Hi all I'm in the process of finding out all about sprites and how they can speed up your pages.

So I've used spriteMe to create a overall sprite image which is 130kb, this is made up of 14 images with a combined total size of about 65kb

So is it better to have one http request and a file size of 130kb or 14 requests for a total of 65kb?

Also there is a detailed image which has been put into the spite which caused it's size to go up by about 60kb odd, this used to be a seperate jpg image which was only 30kb. Would I be better off having it seperate and suffering the additional request?

2 Answers 2


At this point, you'll have to make a choice based on some aspects having both good and bad effects.

  1. Sending multiple HTTP requests isn't necessary evil. Having 1 for images is perfect and having 2 is very very good too. Remember that what makes HTTP request slow is the time when the browser and server communicate before actually sending the image (or any other files). This step takes about 100 to 200 milliseconds from what I've seen in past tests (it depending on many factors like server location, internet speed, etc.).

  2. Does all the images in your sprite are used on each page ? If not, you could have one main sprite for images used on every page load and other images in other separated sprites. If your detailed jpg image is used on only one page, keep it separate ! You gonna have 2 requests on only this page and every other pages gonna have 1 request with a much optimized sprite.

  3. Do you really need transparency ? If you don't have things like rounded icons needing transparency, you could consider compressing your .png sprite to .jpg as it could decrease it's size if the sprite size is more than about 8kb.

After having made decisions based on that, you could also consider using the browser cache at your advantage so visitors won't download your sprites on every page load. That will vanish the 100 to 200 milliseconds of browser<-->server communications time.

If your website is on an Apache server, add this in an .htaccess file at the root of your site :

#enable file compression
SetOutputFilter DEFLATE

#enable caching of external files listed below for 1 year
<FilesMatch "\.(ico|pdf|flv|jpe?g|png|gif|js|css|swf)$">
    ExpiresActive On
    ExpiresDefault "access plus 1 year"

After doing that, the browser will search for your sprites and files in his cache before asking the server. If he find it, he wont ask the server for it. This will raise a new problem unfortunately : "If I modify my sprite, how does the browser gonna know it if he don't talk to my server no more ?", well to force him to talk to the server again you gonna have to change the sprite's URL.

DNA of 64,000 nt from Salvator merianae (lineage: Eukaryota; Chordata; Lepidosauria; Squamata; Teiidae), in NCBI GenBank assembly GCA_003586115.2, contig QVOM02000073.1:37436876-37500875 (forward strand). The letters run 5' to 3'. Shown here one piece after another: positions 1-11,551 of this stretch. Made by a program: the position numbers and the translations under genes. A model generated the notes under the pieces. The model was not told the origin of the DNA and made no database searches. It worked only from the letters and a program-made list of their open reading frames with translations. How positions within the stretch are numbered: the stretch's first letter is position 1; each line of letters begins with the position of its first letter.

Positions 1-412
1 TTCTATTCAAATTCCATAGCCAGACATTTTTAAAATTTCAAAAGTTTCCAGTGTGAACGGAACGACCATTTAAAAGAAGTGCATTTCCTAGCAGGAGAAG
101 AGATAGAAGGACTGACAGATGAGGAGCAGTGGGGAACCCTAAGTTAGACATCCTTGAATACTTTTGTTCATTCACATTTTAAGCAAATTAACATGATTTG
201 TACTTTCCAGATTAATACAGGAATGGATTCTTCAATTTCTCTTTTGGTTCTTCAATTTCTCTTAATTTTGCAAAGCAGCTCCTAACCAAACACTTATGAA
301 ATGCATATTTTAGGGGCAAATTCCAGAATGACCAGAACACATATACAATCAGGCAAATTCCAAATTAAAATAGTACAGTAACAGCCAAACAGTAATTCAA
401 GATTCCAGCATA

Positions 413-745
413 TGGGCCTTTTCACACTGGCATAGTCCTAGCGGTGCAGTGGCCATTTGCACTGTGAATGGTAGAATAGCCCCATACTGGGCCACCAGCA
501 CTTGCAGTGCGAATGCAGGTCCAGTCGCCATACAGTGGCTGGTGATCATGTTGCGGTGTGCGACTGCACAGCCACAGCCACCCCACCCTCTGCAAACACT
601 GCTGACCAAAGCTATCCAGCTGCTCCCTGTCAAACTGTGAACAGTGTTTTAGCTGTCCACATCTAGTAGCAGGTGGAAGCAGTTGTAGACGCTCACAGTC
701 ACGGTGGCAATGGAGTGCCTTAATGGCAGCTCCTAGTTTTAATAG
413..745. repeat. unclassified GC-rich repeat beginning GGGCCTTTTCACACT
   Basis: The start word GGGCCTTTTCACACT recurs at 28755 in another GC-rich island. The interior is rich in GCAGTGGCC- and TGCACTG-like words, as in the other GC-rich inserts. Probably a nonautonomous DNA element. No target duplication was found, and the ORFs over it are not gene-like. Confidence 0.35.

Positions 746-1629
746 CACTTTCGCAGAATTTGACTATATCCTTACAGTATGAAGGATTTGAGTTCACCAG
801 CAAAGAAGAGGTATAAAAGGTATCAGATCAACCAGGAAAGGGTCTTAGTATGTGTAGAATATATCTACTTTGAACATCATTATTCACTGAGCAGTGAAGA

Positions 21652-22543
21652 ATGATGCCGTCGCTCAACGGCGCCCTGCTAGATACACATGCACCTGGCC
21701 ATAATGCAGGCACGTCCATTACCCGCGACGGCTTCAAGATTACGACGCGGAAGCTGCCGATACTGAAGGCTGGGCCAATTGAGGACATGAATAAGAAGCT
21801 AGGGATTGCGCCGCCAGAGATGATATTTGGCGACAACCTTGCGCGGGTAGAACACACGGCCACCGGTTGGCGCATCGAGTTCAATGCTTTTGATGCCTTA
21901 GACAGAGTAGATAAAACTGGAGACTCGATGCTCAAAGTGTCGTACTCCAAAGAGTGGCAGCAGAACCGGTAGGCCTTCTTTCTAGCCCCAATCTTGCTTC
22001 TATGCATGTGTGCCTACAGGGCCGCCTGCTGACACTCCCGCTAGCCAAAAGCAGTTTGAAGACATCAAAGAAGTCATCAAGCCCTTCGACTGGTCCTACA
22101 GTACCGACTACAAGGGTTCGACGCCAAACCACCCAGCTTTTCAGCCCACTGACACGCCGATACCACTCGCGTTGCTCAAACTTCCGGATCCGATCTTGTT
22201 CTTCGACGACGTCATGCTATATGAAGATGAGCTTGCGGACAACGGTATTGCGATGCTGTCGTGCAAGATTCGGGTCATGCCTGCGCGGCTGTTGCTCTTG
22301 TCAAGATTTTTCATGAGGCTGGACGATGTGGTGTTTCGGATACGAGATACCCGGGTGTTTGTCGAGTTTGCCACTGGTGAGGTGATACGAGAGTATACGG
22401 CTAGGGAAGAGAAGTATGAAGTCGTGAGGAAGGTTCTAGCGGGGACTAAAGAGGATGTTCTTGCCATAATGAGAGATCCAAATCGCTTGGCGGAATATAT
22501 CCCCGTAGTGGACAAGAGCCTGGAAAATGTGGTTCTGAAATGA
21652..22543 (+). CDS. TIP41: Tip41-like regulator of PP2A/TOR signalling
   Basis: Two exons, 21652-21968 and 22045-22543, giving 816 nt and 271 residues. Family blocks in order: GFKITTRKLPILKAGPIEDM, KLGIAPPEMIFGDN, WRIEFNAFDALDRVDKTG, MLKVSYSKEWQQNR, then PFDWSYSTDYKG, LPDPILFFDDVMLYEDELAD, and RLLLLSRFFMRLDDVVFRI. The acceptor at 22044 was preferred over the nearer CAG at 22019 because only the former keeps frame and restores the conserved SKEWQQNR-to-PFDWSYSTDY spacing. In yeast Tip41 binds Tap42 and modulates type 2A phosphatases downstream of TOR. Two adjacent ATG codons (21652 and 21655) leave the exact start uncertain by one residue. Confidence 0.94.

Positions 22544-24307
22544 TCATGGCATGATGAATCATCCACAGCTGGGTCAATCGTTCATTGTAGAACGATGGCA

An automated method I use to do this is putting the file's last modification date at the end of it with this PHP function (it'll return the file's url with modification date or the date you want to add) :

function prepare_for_cache($url,$date_to_add=""){$p=strrpos($url,'.'); $b=strtolower(substr(strrchr($url,'.'),1)); $t=$date_to_add?$date_to_add:@filemtime($url); return substr($url,0,$p).'-cb'.($t?$t:time()).'.'.substr($url,$p+1,strlen($url));}

and then using the Apache's *mod_rewrite* module to ignore that modification date and load the file with the correct URL (the one of the file on the server without the modification date).

#put the file's url back to normal
Options +FollowSymlinks
RewriteEngine on
RewriteRule (.*)-cb\d+\.(.*)$ $1.$2     

This way you never have to worry about visitors cache being outdated and you don't have to change file's name on every site update...

Hope it helps ! :)

  • Wow, cool, that was a comprehensive answer. Thanks! I hadn't thought about the rounded corners thing. I guess it probably would be a good idea to use jpg instead of png. Just because spriteMe gave me a png I assumed I had to use it! Dec 6, 2012 at 15:10

What file format is your sprite? Have you tried to re-create it in photoshop and compress it as much as possible without losing image quality? Have you tested your site before and after as well as with and without that detailed image in the sprite against http://tools.pingdom.com/fpt/ that should give you an idea of what combination is better.

Also do you mean the combined size of the 14 individual images is 65kb and the sprites size with all 14 combined images is 130kb?

  • The file format is a png. Haven't tried the photoshop idea, nice one! I'll give it a go. Pingdom I have come accross, but I find it's results aren't repeatable. Sometimes my site is faster than 60% of the web, sometimes slower than 70%. Re: the image sizes, yeah, individually but all added up they = 65kb. And single sprite image = 130kb Dec 5, 2012 at 22:08

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